OFFICE POLITICS? – Remote working in a post COVID-19 world

Lynne Brooke is a solicitor with a wide knowledge of corporate and commercial law with a particular emphasis on SMEs and Social benefit. In this Blog he writes about the effect of COVID19 on the working environment and the future of offices.

As we enter a new phase of the COVID-19 pandemic where business is being encouraged to re-open their offices, are we about to lose a real opportunity to revolutionise the way we work?

The issue of remote working is not new.  It is addressed in E F Schumacher’s thesis ‘Small is Beautiful’ first published in 1973.  Schumacher could see impending globalisation and proposed using technology to ‘bring into existence millions of new workplaces’ outside of the cities.

Small is Beautiful is now feasible because technology is advanced enough to enable remote working on the basis of distributed networks.

As we battle our way through the COVID-19 pandemic a debate has arisen about whether post COVID-19 it is better to go back to the office or to work remotely.

Leaving aside the restrictions and constrictions of our current situation the underlying point of discussion is whether the creation of larger operations in one or several large spaces, is the best way to carry on business or whether better results can be achieved where the business is carried on, on a distributed network basis?

Before COVID-19 (BC) there were two distractions from the underlying argument – two systems that, it was suggested, could lead to a harder working, more effective and more profitable workforce:

  • Hot-desking, where multiple workers use a single work station or work-space at different times
  • Co-working, where small units of a business share office space and infrastructure with units from other businesses.

Both systems are fundamentally the same, based on squeezing more people into a smaller space believing that they can be more productive and that there is some miraculous synergy that increases effectiveness and well-being as a result of conversations at the water cooler or shuffling up to colleagues to discuss an issue.

Then the pandemic occurred, making a virtue out of necessity.  It has not been possible to go into the office, large or small, and many people have had to work remotely.  This has introduced a new dimension possibly beginning the realisation of the Schumacher principle because technology has reached a stage where working remotely can be effective.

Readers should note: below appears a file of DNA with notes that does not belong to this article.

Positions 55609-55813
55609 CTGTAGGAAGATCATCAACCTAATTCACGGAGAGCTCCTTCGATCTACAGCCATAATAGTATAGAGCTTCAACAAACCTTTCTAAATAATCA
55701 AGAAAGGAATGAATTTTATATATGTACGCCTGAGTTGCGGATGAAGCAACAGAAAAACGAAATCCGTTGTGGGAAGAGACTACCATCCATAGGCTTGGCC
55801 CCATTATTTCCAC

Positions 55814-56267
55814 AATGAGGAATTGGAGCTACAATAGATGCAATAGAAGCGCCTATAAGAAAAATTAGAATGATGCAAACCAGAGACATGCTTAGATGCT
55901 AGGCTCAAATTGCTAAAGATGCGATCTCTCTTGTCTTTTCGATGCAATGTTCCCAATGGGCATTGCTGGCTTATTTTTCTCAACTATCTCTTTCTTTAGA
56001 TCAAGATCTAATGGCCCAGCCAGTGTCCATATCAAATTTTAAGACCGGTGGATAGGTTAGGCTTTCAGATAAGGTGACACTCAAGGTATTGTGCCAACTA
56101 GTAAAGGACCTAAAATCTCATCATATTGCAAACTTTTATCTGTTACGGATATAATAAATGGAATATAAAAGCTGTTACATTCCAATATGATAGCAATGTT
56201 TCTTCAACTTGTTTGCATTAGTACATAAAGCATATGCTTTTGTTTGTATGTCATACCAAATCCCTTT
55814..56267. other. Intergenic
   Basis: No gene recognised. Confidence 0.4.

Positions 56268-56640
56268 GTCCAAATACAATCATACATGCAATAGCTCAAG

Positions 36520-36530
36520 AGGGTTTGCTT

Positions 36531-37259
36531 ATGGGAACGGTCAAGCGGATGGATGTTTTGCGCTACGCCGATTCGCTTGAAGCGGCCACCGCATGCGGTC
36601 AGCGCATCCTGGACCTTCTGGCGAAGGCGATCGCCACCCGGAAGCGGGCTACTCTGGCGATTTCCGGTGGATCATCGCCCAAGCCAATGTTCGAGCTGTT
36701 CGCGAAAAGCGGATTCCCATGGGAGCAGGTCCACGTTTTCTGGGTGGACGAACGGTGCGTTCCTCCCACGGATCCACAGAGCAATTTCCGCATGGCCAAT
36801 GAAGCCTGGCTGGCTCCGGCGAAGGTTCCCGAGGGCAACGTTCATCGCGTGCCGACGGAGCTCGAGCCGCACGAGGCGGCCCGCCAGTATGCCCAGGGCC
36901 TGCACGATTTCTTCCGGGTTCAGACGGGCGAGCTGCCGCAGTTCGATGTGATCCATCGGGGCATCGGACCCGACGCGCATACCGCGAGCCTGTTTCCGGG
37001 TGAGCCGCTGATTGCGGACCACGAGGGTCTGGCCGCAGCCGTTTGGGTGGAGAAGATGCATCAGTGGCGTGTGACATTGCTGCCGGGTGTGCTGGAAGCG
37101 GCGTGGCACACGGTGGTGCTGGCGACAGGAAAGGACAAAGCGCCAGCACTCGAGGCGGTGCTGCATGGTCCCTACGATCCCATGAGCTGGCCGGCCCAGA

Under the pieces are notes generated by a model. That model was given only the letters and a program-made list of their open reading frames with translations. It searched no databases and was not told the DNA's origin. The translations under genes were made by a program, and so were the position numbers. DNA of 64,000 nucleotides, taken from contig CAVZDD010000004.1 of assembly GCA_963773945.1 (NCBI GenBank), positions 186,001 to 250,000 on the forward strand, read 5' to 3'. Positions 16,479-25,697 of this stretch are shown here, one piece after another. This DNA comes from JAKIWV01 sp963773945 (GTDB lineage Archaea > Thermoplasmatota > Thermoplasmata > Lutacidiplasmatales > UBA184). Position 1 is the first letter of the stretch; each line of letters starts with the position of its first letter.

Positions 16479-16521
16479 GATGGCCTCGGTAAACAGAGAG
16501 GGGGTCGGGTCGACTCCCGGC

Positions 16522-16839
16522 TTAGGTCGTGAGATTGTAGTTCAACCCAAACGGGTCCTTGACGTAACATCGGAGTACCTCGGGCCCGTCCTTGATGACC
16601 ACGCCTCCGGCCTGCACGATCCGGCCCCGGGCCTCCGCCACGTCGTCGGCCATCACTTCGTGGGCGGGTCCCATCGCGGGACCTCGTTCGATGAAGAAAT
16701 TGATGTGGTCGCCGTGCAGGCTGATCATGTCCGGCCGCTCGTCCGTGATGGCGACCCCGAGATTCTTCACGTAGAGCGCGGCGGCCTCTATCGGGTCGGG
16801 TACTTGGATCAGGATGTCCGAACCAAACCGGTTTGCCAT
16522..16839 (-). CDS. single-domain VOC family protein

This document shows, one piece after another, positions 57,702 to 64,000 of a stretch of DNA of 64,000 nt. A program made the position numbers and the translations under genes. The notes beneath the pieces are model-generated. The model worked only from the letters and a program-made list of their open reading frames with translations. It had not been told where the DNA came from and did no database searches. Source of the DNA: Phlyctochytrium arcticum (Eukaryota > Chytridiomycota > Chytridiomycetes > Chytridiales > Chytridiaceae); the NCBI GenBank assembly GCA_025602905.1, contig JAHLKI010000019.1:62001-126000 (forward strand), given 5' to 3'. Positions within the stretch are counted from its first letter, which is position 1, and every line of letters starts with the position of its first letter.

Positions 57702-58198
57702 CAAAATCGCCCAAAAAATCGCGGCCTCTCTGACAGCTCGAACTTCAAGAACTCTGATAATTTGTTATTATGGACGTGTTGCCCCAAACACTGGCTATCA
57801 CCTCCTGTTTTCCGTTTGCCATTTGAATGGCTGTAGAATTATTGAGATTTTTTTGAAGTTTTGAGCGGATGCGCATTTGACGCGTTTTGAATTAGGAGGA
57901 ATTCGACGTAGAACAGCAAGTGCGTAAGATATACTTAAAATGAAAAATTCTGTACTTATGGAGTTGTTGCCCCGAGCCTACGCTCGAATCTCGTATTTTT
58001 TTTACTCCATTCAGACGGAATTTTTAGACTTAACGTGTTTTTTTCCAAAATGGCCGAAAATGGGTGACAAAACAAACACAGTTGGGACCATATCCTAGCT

BC, 1.7 million people worked mainly from home in the UK. That was about 5% of the workforce of 33 million.

BC the facts were that:

  • 30% of the working population described themselves as unhappy at work.
  • 40% felt that they were neglecting other aspects of their life because of work
  • 27% felt depressed, 34% felt anxious and 58% felt irritable
  • Nearly two thirds of employees experienced a negative effect on their personal life such as a lack of personal development, poor home life and physical and mental health issues
  • Stress accounted for nearly half of all working days lost.

Over the past 4 months, millions more have joined remote working and have created a work-space in their home.  Now more than 30% work remotely. A number of surveys of UK businesses over the last few months confirm the benefits of working remotely:

  • Flexible hours and working
  • Better work life balance
  • Greater motivation
  • Better levels of efficiency and productivity
  • Lower levels of absence, sickness and stress
  • Improved customer/client service

The majority of remote workers are more productive and more communicative. Communication is actually more regular and efficient.  How often have you been in office meetings which are unnecessary, too long, unfocused and where people don’t communicate? Video conference meetings tend to be more sharply focused, quicker and, surprisingly perhaps, more collegial.

It is clear that remote working can result in a better quality of life and better work/life balance with the person still being part of a team and part of the overall enterprise. In addition, the cost of time and travel has been eliminated.

Schumacher suggested that the three things people most want are to be creatively productive, to render service and to act in accordance with their moral impulses. Good work life balance helps people achieve those and benefits both themselves and the business in which they work.

We could be at the dawn of a new era for businesses and for employee relations. And yet…government policy is pushing us back into the office. Could that policy be not a necessity but rather a political act aimed at restoring vitality to the commercial property sector?

Could the move back to the office be counterproductive to people’s wellbeing and therefore productivity?

Business has an opportunity to boost its bottom line and improve its relationship with the workforce by harnessing current technology to take advantage of the benefits of remote working and to build a nationwide (and global) distributed network of remote working employees. Remote working now means that we have a method where the principles of ’Small is Beautiful’ can be achieved for the benefit of both business and its workforce. Let’s take advantage of that and build our business not around commercial real estate but around people.

The Brooke Consultancy is a law firm and business consultancy offering Business Advice in the Round. We help businesses and individuals prosper. Click here to contact us.

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